All this provides a “fascinating insight into how people are changing their driving behaviour” says Matthew Washer, Head of Connected Motor at Aviva.

“They also correspond with our own driving data relating to Aviva customers, which reveals a visible improvement in smooth driving between March and May 2022, compared to the same period in 2021 and 2020.

“As fuel prices reach an all-time high, drivers can take some comfort from the fact that by driving more smoothly and attentively, they will not only be saving fuel and money, but helping to make the roads safer and reducing their impact on the environment.

Fuel cost saving tips

  • Shop around: As you drive around, note which filling stations are cheapest and stop there when you’re passing. Bear in mind supermarkets can be competitive on price and may fill up your points card, too.
  • Tyre pressure: If your tyres are under- or over-inflated, your fuel won’t be taking you as far as it should. Check the manufacturer’s recommendations and make sure they’re pumped up to the right pressure, according to your vehicle’s load.
  • Lighten the load: Every excess pound your car is carrying can decrease your fuel economy, so remove any junk and keep only important items like the hydraulic jack, early warning devices and any tools you might need in an emergency.
  • Fuel’s heavy, too: If you tend to make short trips, it might be worth running your car with the tank a quarter full and topping up often with small amounts.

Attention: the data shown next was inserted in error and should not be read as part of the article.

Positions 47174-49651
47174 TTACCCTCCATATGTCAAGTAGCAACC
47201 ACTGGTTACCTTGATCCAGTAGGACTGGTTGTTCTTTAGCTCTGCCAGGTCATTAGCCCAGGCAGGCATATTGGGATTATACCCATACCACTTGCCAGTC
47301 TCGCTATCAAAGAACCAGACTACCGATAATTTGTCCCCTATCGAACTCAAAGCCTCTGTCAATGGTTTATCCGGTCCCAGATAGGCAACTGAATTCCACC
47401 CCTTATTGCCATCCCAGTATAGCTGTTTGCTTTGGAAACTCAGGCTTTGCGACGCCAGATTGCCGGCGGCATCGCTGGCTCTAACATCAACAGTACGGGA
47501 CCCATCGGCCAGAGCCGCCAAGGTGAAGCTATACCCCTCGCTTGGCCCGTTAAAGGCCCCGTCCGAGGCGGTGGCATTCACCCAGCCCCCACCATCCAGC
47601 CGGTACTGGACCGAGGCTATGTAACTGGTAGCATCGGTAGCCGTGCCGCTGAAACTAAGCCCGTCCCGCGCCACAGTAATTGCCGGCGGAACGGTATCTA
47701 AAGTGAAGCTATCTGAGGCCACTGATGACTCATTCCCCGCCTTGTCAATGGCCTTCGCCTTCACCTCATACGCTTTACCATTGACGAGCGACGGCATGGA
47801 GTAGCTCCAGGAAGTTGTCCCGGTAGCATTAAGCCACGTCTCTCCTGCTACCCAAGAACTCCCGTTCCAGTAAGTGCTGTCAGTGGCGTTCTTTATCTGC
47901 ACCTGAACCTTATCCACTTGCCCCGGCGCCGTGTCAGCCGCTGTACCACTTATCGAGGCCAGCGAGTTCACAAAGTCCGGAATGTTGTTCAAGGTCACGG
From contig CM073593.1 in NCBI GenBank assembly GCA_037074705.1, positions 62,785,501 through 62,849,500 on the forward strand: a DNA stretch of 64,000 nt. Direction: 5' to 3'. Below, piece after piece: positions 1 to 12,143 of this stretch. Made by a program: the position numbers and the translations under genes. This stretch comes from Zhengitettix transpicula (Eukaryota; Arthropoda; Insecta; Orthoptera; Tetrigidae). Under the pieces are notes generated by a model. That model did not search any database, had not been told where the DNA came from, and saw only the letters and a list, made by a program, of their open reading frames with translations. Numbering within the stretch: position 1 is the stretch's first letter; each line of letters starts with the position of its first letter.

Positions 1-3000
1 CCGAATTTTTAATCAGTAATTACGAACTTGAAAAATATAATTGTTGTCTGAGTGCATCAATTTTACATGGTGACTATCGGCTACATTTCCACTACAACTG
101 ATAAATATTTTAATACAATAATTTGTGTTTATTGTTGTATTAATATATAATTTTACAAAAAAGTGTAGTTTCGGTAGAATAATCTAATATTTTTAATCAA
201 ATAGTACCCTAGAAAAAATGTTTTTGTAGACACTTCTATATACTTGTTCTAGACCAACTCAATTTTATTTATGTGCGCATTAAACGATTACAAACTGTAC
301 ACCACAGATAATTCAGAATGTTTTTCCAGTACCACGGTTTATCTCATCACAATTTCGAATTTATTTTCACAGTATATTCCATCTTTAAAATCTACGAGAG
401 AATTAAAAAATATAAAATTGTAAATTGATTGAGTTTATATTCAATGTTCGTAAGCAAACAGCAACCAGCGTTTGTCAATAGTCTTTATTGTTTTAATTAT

• Don’t be a drag: Consider removing bike racks and roof racks, bars and boxes, unless you are using them every day. All of these will create wind resistance and cause your car to use more fuel through the ‘drag’ effect.
  • Don’t be an idler: New cars tend to switch off the engine every time you stop. If your vehicle doesn’t, you’ll save fuel by doing this yourself. Don’t forget that stationary idling is against the law.
  • Dress for the weather: Blasting the air-con or turning up the heating may feel necessary but it does impact the amount of fuel you use, as does opening the windows if it’s too hot.
  • Do all your errands in one trip: Once a car’s engine is warm it will run at its most fuel-efficient, so why not tick off as much of your to-do list as you can in one journey?
  • Change your driving style: If you hit high speeds before your engine is warm, you will waste fuel. Shift to higher gears as soon as possible and avoid slamming your foot on the accelerator and brake. In an electric vehicle, keeping momentum is the key to efficient driving.
  • Rethink your plans: Do you really need to drive? Could you car-share, take public transport or get your shopping delivered? This might not be the best option for every journey, but it could make a difference.
  • Finally, don’t forget about insurance: If you’ve got more than one car in the household, it may be cheaper to buy a multi-car policy than one for each car. Make sure your policy is based on the number of miles you drive – especially if you’re cutting back – and check what your cover includes, so you’re not paying for things you don’t need.

Intelligent Instructor would like to thank the team at Aviva for another great article.